Grant, I love that last shot (and I'm glad I'm not a fish!).
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Please forgive me if I am treading on already-discussed ground; but what has experience been so far with regard to the new Sigma 50 1.4 in either dusty environments or damp (like humid or rainy) environments? Reviews say 'not weatherproofed'-- does this entail some clear-cut difference between their lens and, say, the Canon's 1.2 or 1.8 lenses? The difference in weight is of no consequence to me. Thank you for your advice.From the reviews I've seen, I don't think any of the "review" lenses have been in any kind of harsh environments. The Canon 50 f/1.2 is the only Canon that is weather sealed, and the new (not yet released) Sigma 50 Art is not weather sealed. The Canon 50 f/1.2 has all switches and seams sealed and has a rubber gasket on the mount to seal with Canon's weather sealed bodies (1D, 5D, 7D, 6D, and x0D series). A UV filter is required for full sealing, but it would survive dusty, rainy, and humid locations. The Sigma may do okay, but it wouldn't be a good idea to take it out in those environments if they were really harsh.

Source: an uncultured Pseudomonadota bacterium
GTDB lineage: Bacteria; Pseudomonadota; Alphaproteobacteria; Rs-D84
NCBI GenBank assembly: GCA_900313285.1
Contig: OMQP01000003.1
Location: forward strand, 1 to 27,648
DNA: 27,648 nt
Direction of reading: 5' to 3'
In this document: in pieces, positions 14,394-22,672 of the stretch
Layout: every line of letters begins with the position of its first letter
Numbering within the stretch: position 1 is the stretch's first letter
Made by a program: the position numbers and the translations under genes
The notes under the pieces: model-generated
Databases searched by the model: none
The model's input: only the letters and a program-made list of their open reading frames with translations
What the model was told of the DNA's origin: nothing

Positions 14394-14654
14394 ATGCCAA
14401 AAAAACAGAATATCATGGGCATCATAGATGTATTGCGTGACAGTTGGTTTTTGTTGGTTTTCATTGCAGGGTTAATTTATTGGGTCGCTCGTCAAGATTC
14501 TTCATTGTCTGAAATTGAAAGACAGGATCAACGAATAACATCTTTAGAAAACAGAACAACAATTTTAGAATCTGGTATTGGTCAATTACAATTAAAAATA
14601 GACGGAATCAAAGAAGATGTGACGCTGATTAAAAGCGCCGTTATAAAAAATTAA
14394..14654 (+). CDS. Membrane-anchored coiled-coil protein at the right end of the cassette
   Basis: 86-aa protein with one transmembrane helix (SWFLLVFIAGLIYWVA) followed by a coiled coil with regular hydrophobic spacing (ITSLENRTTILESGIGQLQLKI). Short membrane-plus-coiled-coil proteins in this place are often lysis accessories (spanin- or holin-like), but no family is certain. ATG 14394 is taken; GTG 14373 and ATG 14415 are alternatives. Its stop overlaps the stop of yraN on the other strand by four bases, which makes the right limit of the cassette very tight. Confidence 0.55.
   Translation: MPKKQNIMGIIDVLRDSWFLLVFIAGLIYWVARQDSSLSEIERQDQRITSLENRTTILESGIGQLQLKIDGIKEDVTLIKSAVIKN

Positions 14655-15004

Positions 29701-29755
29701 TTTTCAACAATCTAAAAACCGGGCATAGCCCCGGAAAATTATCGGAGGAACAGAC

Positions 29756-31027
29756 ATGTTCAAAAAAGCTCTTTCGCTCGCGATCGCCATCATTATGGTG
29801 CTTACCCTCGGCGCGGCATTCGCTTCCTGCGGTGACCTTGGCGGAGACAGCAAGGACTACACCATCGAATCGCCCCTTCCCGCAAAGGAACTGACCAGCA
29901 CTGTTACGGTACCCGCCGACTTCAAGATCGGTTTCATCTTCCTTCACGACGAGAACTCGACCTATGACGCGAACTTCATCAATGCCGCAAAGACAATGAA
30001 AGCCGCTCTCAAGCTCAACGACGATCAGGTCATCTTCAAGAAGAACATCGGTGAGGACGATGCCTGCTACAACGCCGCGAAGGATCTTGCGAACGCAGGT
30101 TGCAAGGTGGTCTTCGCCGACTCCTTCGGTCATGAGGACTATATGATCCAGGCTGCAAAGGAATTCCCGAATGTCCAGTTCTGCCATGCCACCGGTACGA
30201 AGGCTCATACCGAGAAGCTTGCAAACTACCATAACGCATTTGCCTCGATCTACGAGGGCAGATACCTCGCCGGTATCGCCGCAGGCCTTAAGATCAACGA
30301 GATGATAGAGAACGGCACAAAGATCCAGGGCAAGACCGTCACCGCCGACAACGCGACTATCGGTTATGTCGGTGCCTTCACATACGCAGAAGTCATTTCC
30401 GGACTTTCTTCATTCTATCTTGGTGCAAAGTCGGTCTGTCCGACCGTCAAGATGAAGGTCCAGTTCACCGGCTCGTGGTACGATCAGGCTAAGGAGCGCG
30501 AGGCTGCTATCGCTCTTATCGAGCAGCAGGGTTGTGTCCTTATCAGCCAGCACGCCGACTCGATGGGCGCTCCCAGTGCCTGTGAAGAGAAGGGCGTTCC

I had a hard time framing the bird feeder. It was so dark, I could barely find it in my viewfinder, let alone make a good composition of it. I think if I didn't have live view to help with focusing, I wouldn't have been able to get most of these shots to look right.Did someone say Nikon Just kidding, and I really like the shots as well.
They were all shot with my Nikon 300mm f/2.8 AIS lens. I think it's my new favorite night lens